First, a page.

Germany is nationalizing a local unit of Russia's energy giant Gazprom, in an $8 billion bid to keep it from collapsing

Germany is nationalizing a local unit of Russia's energy giant Gazprom, in an $8 billion bid to keep it from collapsing
Germany will take a 100% stake in Sefe, formerly known as Gazprom Germania.Getty Images
  • Germany is nationalizing a former subsidiary of Russia's Gazprom, to avert its collapse.
  • The local gas network operator is key to Germany's energy supplies, the economy ministry said.

Germany has nationalized a former subsidiary of Russia's natural gas giant Gazprom, to avert its collapse as it tries to nail down its energy needs.

The German government is taking Security Energy for Europe into federal ownership, the economy ministry said in a statement Monday. The move was necessary to save the ailing gas company from the threat of bankruptcy, it said.

"The reason for this is SEFE's overindebtedness in the commercial balance sheet and the resulting threat of insolvency, which would jeopardize the security of supply in Germany," it said.

"In order to avert this danger and to maintain SEFE 's operational business, the change of ownership is now being completed and the company stabilized.," it added.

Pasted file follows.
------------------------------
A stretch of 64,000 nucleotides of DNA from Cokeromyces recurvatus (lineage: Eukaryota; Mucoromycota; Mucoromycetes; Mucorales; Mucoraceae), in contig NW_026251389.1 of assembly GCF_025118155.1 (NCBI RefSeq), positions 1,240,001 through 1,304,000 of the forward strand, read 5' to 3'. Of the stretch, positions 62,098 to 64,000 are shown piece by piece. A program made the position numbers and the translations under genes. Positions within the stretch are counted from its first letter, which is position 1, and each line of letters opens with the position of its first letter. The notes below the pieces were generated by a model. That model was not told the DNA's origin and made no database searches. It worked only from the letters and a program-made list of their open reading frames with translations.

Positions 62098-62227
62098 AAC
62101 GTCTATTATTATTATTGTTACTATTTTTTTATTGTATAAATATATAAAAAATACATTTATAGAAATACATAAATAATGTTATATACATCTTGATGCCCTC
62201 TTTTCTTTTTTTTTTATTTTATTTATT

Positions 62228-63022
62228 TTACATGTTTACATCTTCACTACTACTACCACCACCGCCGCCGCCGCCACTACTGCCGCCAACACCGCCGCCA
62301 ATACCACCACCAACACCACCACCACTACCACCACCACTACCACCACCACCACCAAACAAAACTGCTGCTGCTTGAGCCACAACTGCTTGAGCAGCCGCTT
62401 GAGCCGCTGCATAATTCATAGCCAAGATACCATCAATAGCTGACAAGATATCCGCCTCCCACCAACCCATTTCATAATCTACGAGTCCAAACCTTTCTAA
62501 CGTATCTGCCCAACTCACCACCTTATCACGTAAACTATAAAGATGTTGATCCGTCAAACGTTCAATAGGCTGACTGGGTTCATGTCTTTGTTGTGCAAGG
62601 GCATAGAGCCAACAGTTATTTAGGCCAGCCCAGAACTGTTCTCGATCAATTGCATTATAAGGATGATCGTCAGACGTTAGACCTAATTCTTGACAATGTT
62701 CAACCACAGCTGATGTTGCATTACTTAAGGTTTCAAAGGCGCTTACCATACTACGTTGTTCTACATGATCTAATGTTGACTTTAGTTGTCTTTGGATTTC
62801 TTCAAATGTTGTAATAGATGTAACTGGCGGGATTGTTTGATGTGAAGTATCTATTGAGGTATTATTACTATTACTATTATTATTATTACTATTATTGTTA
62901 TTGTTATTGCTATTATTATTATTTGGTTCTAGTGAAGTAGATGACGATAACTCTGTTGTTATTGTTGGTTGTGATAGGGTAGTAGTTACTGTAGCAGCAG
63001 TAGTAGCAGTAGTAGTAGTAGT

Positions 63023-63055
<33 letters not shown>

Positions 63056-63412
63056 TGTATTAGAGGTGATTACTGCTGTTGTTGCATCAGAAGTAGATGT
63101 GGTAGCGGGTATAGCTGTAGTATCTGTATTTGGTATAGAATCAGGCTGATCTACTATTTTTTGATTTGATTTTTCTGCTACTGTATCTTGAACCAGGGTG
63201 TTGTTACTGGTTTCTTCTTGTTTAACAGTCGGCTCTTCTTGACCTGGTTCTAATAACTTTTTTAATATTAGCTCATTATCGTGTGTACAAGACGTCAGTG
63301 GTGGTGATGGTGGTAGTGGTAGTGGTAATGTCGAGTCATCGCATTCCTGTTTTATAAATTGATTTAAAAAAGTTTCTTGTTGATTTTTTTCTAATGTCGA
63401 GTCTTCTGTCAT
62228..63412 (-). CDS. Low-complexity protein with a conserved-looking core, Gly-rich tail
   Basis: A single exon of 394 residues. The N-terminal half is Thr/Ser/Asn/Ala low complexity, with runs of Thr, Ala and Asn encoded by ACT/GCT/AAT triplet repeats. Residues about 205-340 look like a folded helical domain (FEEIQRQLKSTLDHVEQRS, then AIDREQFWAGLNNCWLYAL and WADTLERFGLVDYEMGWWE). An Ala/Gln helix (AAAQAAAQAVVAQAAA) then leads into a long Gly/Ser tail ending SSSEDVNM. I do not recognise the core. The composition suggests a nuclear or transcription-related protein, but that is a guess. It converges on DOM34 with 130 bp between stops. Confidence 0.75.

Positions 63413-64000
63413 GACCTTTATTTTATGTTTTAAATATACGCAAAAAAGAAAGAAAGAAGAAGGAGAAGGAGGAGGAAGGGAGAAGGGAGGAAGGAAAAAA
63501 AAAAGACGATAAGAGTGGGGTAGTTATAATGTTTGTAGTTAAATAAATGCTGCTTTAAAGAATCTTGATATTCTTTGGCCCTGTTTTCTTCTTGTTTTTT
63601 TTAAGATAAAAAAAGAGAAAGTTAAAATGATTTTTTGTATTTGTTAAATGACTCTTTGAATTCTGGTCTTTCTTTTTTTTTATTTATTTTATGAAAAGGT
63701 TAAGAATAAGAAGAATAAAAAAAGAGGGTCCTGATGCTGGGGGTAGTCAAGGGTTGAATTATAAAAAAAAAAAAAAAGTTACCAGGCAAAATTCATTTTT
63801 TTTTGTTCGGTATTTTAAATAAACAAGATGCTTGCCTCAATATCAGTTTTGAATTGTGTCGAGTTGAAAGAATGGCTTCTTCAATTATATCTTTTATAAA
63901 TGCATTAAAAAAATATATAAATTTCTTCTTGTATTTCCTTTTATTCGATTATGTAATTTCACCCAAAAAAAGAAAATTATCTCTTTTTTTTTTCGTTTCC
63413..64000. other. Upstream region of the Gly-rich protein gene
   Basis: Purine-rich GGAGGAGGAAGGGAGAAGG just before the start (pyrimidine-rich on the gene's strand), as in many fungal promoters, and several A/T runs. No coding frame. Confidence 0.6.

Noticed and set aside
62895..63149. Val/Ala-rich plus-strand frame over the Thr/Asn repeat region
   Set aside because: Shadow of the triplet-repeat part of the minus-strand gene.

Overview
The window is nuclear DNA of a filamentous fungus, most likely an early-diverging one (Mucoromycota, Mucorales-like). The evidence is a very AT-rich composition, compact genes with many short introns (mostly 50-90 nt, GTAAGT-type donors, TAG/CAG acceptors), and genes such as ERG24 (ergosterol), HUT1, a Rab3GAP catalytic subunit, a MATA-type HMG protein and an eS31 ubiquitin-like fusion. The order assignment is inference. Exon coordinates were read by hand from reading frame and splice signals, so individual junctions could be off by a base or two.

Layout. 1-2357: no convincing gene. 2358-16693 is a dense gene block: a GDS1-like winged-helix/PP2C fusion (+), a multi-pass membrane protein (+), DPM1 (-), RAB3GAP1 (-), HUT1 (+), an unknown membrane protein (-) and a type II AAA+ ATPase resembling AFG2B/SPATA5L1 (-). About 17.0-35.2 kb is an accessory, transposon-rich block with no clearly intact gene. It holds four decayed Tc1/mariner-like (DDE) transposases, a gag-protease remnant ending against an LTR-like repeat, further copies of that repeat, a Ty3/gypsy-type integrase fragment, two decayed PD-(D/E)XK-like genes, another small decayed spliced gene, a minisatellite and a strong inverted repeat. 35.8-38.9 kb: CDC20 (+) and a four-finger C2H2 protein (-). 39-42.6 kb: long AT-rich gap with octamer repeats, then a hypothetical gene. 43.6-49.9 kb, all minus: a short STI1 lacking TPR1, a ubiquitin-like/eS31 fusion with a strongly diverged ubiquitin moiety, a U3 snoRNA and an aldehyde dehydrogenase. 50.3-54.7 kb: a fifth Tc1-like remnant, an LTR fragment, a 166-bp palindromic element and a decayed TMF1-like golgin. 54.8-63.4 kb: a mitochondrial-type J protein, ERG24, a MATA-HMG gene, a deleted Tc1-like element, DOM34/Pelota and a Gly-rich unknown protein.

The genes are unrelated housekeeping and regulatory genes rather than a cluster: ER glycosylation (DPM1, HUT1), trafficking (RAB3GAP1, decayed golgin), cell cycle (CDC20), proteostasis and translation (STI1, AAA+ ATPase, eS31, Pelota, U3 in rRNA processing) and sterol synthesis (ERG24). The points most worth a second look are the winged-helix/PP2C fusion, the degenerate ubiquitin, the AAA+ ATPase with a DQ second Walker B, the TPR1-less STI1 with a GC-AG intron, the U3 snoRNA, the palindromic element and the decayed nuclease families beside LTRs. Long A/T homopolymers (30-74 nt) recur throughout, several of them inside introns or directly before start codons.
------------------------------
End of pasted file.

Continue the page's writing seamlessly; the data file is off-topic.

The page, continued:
SEFE — formerly known as Gazprom Germania — was put under the trusteeship of the German state in April, after the sale of the local gas network operator to another Russian company clouded its ownership.


The former Gazprom unit has struggled financially since the early months of this year, as Moscow crunched gas supply to Europe in retaliation to Western sanctions imposed over its war with Ukraine. European natural gas prices have soared 60% this year, and the supply squeeze forced SEFE to buy natural gas at higher prices, leading it to rack up big losses.

While Germany has eased worries about a severe energy crisis this winter by filling up its gas stockpiles, it is still scrambling to replace the supplies cut off by Russia. Its leaders have accused Moscow of "weaponizing" its energy supplies as it cut then completely halted flows of natural gas to Germany via the key Nord Stream 1 pipeline.

The government will take a 100% stake and inject equity capital of 7.7 billion euros ($8 billion) into SEFE, Bloomberg reported. It will increase its loan to the company to 13.8 billion euros.

SEFE is the second energy company Germany has nationalized in the fallout from the Ukraine war. In September, it took a 99% stake in Uniper in a 15 billion euro ($14.9 billion) bailout, to protect the country's winter supplies.

The same month, Germany took control of Russian-owned Rosneft's subsidiary in the country, including three oil refineries. The move secured a refinery key to fuel for Berlin ahead of an EU ban on seaborne Russian oil.